RIO DE JANEIRO: Over three-quarters of major brand owners believe that Brazil presents increasing opportunities for growth, with firms like McDonald's, Fiat and Royal Caribbean all targeting the country.

Ernst & Young, the advisory group, polled 250 senior executives, some 78.4% of which saw Brazil as the most attractive Latin American nation to be trading in, beating Argentina on 44.6% and Chile on 42.9%.

Looking ahead, 83.4% of interviewees agreed the country's appeal would rise in the coming three years, alongside 13.6% anticipating no change and 2.3% forecasting a decline.

"Three years ago, my position was based in Miami and now it is in Brazil, the world's second top office in terms of results," Ricardo Amaral, chief executive of Royal Caribbean International, the cruise company, said.

When assessing the qualities possessed by Brazil, an 86.5% majority of the panel cited the domestic market, Labour skills logged 68.5%, R&D capabilities hit 61.7% and the regulatory climate posted 61.7%.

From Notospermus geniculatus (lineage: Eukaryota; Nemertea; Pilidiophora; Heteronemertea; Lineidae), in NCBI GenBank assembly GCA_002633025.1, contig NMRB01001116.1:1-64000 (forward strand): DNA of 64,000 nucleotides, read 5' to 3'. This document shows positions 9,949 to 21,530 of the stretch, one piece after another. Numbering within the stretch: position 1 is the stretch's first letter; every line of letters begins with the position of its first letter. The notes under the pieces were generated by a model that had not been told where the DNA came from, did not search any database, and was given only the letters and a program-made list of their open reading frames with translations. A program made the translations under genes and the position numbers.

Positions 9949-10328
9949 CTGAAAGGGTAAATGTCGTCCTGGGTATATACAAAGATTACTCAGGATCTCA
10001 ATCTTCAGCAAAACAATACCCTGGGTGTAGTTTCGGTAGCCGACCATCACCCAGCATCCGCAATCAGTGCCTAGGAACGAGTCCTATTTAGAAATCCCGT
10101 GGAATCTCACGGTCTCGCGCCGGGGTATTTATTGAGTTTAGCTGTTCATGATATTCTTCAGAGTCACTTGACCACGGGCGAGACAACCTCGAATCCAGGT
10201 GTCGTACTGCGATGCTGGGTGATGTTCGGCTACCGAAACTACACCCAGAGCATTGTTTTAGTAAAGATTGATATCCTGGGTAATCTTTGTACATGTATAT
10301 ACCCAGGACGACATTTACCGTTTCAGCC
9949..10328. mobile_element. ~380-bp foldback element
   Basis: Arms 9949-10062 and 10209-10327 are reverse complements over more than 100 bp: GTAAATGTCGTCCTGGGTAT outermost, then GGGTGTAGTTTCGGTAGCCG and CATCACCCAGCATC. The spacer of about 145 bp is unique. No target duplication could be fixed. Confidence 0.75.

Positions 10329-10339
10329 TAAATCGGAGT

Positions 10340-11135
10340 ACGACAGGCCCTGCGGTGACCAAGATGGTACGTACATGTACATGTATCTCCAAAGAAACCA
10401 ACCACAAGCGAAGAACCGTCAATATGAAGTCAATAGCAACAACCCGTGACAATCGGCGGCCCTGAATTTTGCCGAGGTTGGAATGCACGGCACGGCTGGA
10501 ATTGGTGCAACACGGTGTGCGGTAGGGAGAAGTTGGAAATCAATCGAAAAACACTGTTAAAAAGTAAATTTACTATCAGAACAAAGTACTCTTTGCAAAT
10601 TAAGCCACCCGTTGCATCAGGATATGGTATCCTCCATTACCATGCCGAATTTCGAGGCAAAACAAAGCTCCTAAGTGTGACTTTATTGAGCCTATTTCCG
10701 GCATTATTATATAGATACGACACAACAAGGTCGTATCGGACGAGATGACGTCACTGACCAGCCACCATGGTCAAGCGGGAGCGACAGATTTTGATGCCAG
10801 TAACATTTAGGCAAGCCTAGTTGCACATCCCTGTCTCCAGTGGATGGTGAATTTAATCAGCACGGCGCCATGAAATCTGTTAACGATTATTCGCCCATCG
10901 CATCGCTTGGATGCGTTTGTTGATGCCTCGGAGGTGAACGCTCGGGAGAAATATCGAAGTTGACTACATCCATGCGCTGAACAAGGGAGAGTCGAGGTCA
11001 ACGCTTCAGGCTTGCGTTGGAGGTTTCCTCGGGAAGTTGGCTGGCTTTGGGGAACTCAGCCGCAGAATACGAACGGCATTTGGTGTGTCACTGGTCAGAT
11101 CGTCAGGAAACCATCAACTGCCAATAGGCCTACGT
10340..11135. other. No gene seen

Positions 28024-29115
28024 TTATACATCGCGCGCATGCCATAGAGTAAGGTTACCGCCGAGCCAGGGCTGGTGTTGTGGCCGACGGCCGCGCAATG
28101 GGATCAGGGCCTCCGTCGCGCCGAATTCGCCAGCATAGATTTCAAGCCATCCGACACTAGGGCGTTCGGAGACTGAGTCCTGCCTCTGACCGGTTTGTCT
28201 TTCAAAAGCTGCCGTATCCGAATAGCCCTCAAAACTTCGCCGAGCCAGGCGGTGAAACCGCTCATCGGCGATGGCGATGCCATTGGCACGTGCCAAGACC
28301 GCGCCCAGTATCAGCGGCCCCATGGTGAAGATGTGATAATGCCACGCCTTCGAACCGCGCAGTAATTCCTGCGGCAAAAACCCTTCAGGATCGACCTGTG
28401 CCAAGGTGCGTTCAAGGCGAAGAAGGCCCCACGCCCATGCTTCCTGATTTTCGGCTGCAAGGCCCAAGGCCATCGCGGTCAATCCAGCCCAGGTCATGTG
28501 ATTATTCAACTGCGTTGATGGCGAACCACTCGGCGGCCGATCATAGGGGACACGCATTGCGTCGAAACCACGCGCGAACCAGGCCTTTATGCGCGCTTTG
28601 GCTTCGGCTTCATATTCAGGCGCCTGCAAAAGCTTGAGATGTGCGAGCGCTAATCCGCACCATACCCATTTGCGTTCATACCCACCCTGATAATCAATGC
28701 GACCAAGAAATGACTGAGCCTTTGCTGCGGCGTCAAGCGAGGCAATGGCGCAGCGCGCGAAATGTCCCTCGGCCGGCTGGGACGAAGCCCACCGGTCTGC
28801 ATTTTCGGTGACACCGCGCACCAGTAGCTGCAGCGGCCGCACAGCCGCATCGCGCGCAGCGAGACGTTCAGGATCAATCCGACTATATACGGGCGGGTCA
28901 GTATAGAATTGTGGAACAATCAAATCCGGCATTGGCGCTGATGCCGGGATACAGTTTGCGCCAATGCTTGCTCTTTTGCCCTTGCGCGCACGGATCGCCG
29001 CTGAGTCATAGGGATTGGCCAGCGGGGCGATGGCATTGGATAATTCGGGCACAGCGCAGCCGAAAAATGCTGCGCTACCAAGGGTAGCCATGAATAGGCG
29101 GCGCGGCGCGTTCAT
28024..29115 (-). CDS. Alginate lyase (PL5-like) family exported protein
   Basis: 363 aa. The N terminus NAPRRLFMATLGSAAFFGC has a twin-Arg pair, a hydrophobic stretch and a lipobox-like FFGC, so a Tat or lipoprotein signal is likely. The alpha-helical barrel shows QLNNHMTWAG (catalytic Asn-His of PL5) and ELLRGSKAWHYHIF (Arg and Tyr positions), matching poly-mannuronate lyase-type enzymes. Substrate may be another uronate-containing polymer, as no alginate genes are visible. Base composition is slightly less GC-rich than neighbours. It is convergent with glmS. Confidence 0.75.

"The country must have a clear and stable regulatory framework to continue attracting investors," said André Araujo, president of Shell Brazil. "It's a long journey in which the Government and the private sector should be working together. I believe we are on the right track."

When asked which categories would drive growth, oil and gas received 44.2%, followed by real estate and construction on 27.7%. Tourism came next on 27.3%, trailed by agriculture and food on 27.3%.

Automotive and transport secured 20.7% on this measure, and consumer goods yielded 20.3%. Demand should rise from a middle class that has expanded by around 30m people in the last decade, and should grow by a further 12m by 2014.

"Considering that our per capita income has been approaching that of more mature economies, there is room for growth," said Ivan Zarur, chief financial officer of McDonald in Brazil, which is among the firm's top ten and fastest-growing markets.

Similarly, automotive sales rose by 3.4% in 2011, reaching 3.6m units. Around 45 brands and more than 2,000 models are now available in the country, reflecting great competition and possibilities.

"In Brazil, where there is one car for every six people, there is still great demand to be met," said Cledorvino Belini, chairman of Fiat Brazil. "As a market with potential for vehicle sales expansion, we lag behind only the US and China."

A 30.1% share of the sample thought Brazil would be a leader in the energy sector in 2020, as did 23.8% for the green economy. Manufacturing was on 23.2%, topping tourism on 13% and R&D on 17.7%. Some 13% of participants also agreed the nation may become a local or global hub.

Data sourced from Ernst & Young; additional content by Warc staff